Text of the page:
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Author Topic: "Don't buy bitcoins"  (Read 15069 times)
The Script
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April 23, 2011, 01:59:05 AM
 #41

The way he talks resembles a priest lecture. Anyway, he's an idiot and has no idea what he's talking about. Just leave him be



A l s o

LOL   

Each "improved" picture made me crack up even more....hilarious, dude.


BitCoins has been getting a bad rap from the Austrians, and I can't figure out why.  I think they are afraid of it because they don't understand it.
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goatpig
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April 23, 2011, 02:00:50 AM
 #42

The funny thing is, he says the law in the US says you have to accept $, but you don't.

You sure about that? I thought vendors could accept any form of payment but were not allowed to refuse payments in dollars.

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grondilu
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April 23, 2011, 02:10:36 AM
 #43

You sure about that? I thought vendors could accept any form of payment but were not allowed to refuse payments in dollars.

This is a weird idea.  If I am not allowed to refuse dollars, I'll just demand a huge amount of them.

For instance, I can ask a gram of gold for a stuff I sell, but $1,000 for that same stuff.
tomcollins
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April 23, 2011, 02:18:39 AM
 #44



I haven't watched the video yet, but is that an upside-down Voluntaryist logo I see?



He actually invented that logo.

Really?!  How do you know?

I can dig up the thread.  I've talked to this guy for 5+ years.  He had a couple of different logos before he settled on that one.  I'm amazed it caught on.
goatpig
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April 23, 2011, 02:25:48 AM
 #45

You sure about that? I thought vendors could accept any form of payment but were not allowed to refuse payments in dollars.

This is a weird idea.  If I am not allowed to refuse dollars, I'll just demand a huge amount of them.

For instance, I can ask a gram of gold for a stuff I sell, but $1,000 for that same stuff.

Not quite. I'm not sure about American legislation, but since we're both French, I can tell you how it would work between you and I. Say you're looking to trade a pig. If you're willing to take my goat for it, then this is barter. In this case, this is a trade between individuals. On the other hand, if you're a vendor, you have to price the goods you put up for sale. There are two consequences to this: the price has to be made public, this means if I see a price tag on something in your store, I can legally purchase that good for that price, even if you messed up with the tag. Second consequence is that you can't refuse to sell anything priced in your store as long as I can meet your price in euros. I think there is something about 24h notice before a price change, so that you can't sell me something for €20 and ask €40 for it from the guy right next to me.

Now I don't know about the US, that's why I'm asking about it.

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Littleshop
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April 23, 2011, 02:27:51 AM
 #46

The funny thing is, he says the law in the US says you have to accept $, but you don't.

You sure about that? I thought vendors could accept any form of payment but were not allowed to refuse payments in dollars.

Vendors in the USA can reject USD, or specific types of USD like coins for merchandise or services that have NOT BEEN DELIVERED.  

Once the service or good has been delivered and there is a balance due the merchant MUST accept USD.  

So if I get my car fixed (IE the work is done) or need to pay my cell phone bill both must accept USD.  They can not require payment in just gold.  If I am at a restaurant and they present me with a bill they must take USD.  When I am in a store and I want to buy something (even if it is in my hand) the merchant can accept or reject USD.   They can also reject pennies if they like.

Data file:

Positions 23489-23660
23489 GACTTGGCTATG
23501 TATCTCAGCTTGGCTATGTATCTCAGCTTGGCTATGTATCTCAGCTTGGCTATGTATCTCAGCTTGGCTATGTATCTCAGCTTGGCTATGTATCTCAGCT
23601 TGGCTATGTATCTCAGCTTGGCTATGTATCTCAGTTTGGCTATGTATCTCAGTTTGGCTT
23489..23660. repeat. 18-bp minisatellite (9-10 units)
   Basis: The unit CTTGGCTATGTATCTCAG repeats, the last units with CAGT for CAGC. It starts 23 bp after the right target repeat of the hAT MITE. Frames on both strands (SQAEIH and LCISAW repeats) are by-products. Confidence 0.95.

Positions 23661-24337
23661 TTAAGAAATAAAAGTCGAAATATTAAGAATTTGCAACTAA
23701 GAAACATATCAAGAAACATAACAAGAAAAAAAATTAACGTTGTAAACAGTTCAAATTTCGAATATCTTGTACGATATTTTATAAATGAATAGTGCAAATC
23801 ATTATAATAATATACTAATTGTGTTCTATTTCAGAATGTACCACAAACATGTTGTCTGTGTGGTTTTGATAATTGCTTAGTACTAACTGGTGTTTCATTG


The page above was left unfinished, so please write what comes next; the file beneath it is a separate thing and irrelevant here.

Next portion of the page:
Just as the bill says, "This note is legal tender for all debts public and private"


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April 23, 2011, 02:29:20 AM
 #47

The funny thing is, he says the law in the US says you have to accept $, but you don't.

You sure about that? I thought vendors could accept any form of payment but were not allowed to refuse payments in dollars.

Vendors in the USA can reject USD, or specific types of USD like coins for merchandise or services that have NOT BEEN DELIVERED.  

Once the service or good has been delivered and there is a balance due the merchant MUST accept USD.  

So if I get my car fixed (IE the work is done) or need to pay my cell phone bill both must accept USD.  They can not require payment in just gold.  If I am at a restaurant and they present me with a bill they must take USD.  When I am in a store and I want to buy something (even if it is in my hand) the merchant can accept or reject USD.   They can also reject pennies if they like.  A cell phone company CAN NOT reject pennies for the bill.

Just as the bill says, "This note is legal tender for all debts public and private"



I see, thanks for the clarification

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grondilu
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April 23, 2011, 02:33:13 AM
 #48

This is a weird idea.  If I am not allowed to refuse dollars, I'll just demand a huge amount of them.

For instance, I can ask a gram of gold for a stuff I sell, but $1,000 for that same stuff.

Not quite. I'm not sure about American legislation, but since we're both French, I can tell you how it would work between you and I. Say you're looking to trade a pig. If you're willing to take my goat for it, then this is barter. In this case, this is a trade between individuals. On the other hand, if you're a vendor, you have to price the goods you put up for sale. There are two consequences to this: the price has to be made public, this means if I see a price tag on something in your store, I can legally purchase that good for that price, even if you messed up with the tag. Second consequence is that you can't refuse to sell anything priced in your store as long as I can meet your price in euros. I think there is something about 24h notice before a price change, so that you can't sell me something for €20 and ask €40 for it from the guy right next to me.

Now I don't know about the US, that's why I'm asking about it.

What's stopping me from using double priced labels and put a ridiculously large amount in euros on them ?

Exemple for a candy bar:

"
delicious candy bar

Price:
1 BTC
100 000 EUR
"
goatpig
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April 23, 2011, 02:35:32 AM
 #49

What's stopping me to use double priced labels and put a ridiculously large amount in euros on them ?

Exemple for a candy bar:

"
delicious candy bar